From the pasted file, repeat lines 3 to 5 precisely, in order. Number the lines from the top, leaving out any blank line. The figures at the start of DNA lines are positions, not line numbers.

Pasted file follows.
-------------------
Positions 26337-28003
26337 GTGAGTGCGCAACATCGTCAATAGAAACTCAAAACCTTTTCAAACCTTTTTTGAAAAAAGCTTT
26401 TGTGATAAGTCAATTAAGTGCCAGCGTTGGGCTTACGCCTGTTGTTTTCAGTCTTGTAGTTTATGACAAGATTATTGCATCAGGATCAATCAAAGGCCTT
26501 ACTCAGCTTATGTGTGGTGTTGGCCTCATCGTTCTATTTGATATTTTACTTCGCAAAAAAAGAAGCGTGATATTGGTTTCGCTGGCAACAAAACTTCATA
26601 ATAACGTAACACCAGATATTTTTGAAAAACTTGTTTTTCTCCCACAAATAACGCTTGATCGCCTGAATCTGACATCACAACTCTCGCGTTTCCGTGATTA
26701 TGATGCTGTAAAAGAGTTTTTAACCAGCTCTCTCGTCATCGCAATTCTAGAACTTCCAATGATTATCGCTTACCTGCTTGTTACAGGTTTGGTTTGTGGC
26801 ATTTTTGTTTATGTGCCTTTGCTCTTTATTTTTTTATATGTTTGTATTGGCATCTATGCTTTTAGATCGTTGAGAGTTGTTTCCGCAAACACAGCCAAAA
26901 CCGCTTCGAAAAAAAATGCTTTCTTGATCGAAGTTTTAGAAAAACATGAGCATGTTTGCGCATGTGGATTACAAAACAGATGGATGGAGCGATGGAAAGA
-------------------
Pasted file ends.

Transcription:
26401 TGTGATAAGTCAATTAAGTGCCAGCGTTGGGCTTACGCCTGTTGTTTTCAGTCTTGTAGTTTATGACAAGATTATTGCATCAGGATCAATCAAAGGCCTT
26501 ACTCAGCTTATGTGTGGTGTTGGCCTCATCGTTCTATTTGATATTTTACTTCGCAAAAAAAGAAGCGTGATATTGGTTTCGCTGGCAACAAAACTTCATA
26601 ATAACGTAACACCAGATATTTTTGAAAAACTTGTTTTTCTCCCACAAATAACGCTTGATCGCCTGAATCTGACATCACAACTCTCGCGTTTCCGTGATTA